Hanson: That person's a liar. Is the floor mine now?
Hill: Take it away.
Hanson: What's fun about small candy? What's fun is big candy. That should be the fun size! And then you rebrand the small ones to be -- I'm the guy on the street who was too cheap to pay out for the good candy bars for the kids. There's no fun size.
Hill: Is there a bigger corporate lie in American history in the last 40 years than fun-sized candy?
Hanson: I think it goes Madoff, Enron, fun size.
Hill: [laughs] So, top three?
Hanson: Top three, Madoff, Enron, fun size.
Hill: It's on the Mount Rushmore of corporate lies of the last 40 years.
Hanson: And then, the No. 4 ...
Hill: Maybe the tobacco industry?
Hanson: Yeah, No. 4 is probably tobacco.
Hill: We're going to just lump all of tobacco in there.
Hill: Let's get to your overrated candy. We're going to bring in our man behind the glass, Dan Boyd, on this, because I want his thoughts as well.
Hanson: He's a connoisseur. Of all things.
Hill: Of many different things. Overrated candy in your book?
Dan Boyd: The Pixy Stick. Kids, they're amped to get them, and nobody ever seems to really enjoy it.
Hill: Yeah. And in stock parlance, it's not like Pixy Stix are trading at a particularly high multiple, but it's still higher than it should be.
Boyd: Oh, yeah, because people are like, "Oh! Pixy Stix!" And it breaks in the bag. It's completely unsatisfying.
Hill: Yeah. Dan, do you have an overrated candy?
Boyd: Yeah. I have a take, Chris. All candy.
Hill: All candy is overrated?
Hill: Wow. That's a bold take. [laughs]
Boyd: I would like to make a suggestion regarding giving out candy at Halloween. I think maybe every other house gives out something other than candy, like Goldfish crackers or raisins.
Hanson: How would you know if you're a candy or non-candy house? Would you have to talk to your neighbors? Because that's the barrier for me right there.
Hill: [laughs] Wait, I'm sorry, talking to the neighbors is the barrier?
Boyd: No, you just have to assume that all your neighbors are going to be candy. Isn't it better when you're eating candy and you have something to break up the candy, the sugar, something salty like a Goldfish crackers or saltine or something?
Hanson: I mean, I do enjoy Goldfish as well as pretzels and pretzel nuggets.
Boyd: That's my underrated, salty snacks. And raisins are just great, and everybody should eat more.
Hill: So, to be clear, you're not anti-candy. You're saying, at Halloween, be the contrarian.
Hill: OK. Do you have a favorite candy?
Boyd: Fun-size Snickers.
Hanson: Oh, Dan!
Hill: Underrated, Dan went salty snacks. What are you going underrated?
Hanson: I think Reese's Pieces. They often are in the shadow of the Reese's Peanut Butter Cup. But I would argue they are superior because of the candy coating.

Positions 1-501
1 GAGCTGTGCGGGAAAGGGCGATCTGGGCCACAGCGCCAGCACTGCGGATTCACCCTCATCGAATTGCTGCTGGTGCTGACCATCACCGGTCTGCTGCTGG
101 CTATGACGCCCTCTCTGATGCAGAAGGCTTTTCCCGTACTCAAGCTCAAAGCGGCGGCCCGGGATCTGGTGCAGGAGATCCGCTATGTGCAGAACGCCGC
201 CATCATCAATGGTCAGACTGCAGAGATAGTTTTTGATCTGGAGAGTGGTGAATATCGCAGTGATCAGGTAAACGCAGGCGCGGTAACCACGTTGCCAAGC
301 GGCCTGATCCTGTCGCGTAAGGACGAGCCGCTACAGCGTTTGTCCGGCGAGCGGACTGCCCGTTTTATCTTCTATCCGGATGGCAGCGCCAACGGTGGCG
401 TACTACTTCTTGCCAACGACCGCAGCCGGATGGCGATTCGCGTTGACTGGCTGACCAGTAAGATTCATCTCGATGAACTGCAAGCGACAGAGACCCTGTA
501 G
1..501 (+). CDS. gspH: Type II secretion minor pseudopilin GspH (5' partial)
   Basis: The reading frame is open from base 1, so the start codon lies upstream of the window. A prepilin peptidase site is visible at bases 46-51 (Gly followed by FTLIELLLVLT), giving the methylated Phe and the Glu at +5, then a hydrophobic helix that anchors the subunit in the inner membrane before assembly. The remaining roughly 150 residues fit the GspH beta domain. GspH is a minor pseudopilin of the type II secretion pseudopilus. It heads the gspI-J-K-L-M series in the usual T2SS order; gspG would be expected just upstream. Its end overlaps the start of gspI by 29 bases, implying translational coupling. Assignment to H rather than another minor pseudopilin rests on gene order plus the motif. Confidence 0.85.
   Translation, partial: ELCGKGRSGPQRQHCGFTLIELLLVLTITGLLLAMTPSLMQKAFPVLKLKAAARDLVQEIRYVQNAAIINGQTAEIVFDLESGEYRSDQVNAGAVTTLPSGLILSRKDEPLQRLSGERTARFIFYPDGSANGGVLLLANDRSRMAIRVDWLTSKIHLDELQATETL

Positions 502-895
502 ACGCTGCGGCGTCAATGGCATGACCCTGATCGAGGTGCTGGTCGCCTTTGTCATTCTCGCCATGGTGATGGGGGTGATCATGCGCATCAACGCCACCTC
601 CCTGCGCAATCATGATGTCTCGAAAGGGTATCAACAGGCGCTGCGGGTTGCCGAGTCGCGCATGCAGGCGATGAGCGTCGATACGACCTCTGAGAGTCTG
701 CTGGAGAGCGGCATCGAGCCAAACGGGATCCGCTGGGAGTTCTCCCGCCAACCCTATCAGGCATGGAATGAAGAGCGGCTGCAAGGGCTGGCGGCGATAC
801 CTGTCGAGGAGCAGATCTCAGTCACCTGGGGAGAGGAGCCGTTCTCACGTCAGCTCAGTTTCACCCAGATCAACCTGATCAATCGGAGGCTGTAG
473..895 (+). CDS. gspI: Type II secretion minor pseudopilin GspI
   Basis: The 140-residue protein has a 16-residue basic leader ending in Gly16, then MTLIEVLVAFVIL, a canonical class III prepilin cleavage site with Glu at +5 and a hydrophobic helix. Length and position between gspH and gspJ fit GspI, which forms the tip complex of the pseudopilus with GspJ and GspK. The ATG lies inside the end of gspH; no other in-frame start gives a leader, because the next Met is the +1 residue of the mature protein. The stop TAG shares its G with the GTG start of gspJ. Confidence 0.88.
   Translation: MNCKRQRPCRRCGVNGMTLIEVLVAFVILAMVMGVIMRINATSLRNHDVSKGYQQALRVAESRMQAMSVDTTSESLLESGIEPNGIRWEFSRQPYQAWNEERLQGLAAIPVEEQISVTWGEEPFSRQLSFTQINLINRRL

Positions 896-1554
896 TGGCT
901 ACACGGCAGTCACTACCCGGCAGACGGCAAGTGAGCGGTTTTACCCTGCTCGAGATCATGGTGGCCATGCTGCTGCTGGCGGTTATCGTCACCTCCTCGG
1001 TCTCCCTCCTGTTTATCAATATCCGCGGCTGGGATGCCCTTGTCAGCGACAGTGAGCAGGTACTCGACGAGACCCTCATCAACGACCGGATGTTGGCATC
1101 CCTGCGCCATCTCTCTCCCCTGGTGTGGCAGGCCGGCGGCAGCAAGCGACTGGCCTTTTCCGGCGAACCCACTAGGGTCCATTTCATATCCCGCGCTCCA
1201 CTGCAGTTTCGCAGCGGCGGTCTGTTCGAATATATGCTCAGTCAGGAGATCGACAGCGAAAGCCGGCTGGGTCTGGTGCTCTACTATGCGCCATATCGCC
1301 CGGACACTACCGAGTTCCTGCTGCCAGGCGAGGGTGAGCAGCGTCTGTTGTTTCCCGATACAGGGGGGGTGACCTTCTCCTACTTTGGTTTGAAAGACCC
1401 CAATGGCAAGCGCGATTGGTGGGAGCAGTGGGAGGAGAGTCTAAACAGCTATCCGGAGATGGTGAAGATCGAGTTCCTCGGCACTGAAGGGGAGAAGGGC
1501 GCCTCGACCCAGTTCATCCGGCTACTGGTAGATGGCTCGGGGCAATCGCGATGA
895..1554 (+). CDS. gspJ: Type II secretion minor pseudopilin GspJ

Hill: Yes. A tremendous blunder by the M&M company passing up the opportunity to be in the movie ET, because that launched Reese's Pieces.
Hanson: The Mars people don't make a lot of mistakes, but ...
Hill: But when they do, boy howdy.
Hill: I'll stick with what I said on Motley Fool Money over the weekend, which is, I think Skittles are overrated.
Hanson: I would agree with that.
Hill: Just because of the popularity of that thing.
Boyd: Those things are hard to eat, too. They get stuck in your teeth. At least they get stuck in my teeth.
Hill: No, they get stuck in everyone's teeth. You're not alone there. And Take 5, underrated.
Hanson: What is a Take 5?
Hill: Oh my gosh, what's a Take 5? It's chocolate, peanuts, peanut butter, caramel, and pretzels. It's got the salty and the sweet.
Hanson: I like that. I'm not a big caramel fan myself.
Hill: They don't go heavy on the caramel.
Hanson: OK. Maybe I'll try one.
Hill: And Jason Moser on yesterday's episode, when he was talking down Baby Ruth, just send those over to me. I'll take your Baby Ruth.
Boyd: Yeah, he doesn't know what he's talking about.
Hanson: We could potentially set up some sort of securitized exchange here in the office, where people can trade in for the candy of their choosing.
Hill: [laughs] I like this. Drop us an email, firstname.lastname@example.org. Please share your overrated and underrated. Tim Hanson, thanks for being here!
Hanson: Happy Halloween!
Hill: Happy Halloween! As always, people on the program may have interests in the stocks they talk about, and The Motley Fool may have formal recommendations for or against, so don't buy or sell stocks based solely on what you hear. That's going to do it for this edition of Market Foolery. This show is mixed by Dan Boyd. I'm Chris Hill. Thanks for listening. We'll see you tomorrow.
Chris Hill has no position in any of the stocks mentioned. Tim Hanson owns shares of 3M. The Motley Fool owns shares of and recommends Berkshire Hathaway (B shares). The Motley Fool recommends 3M. The Motley Fool has a disclosure policy.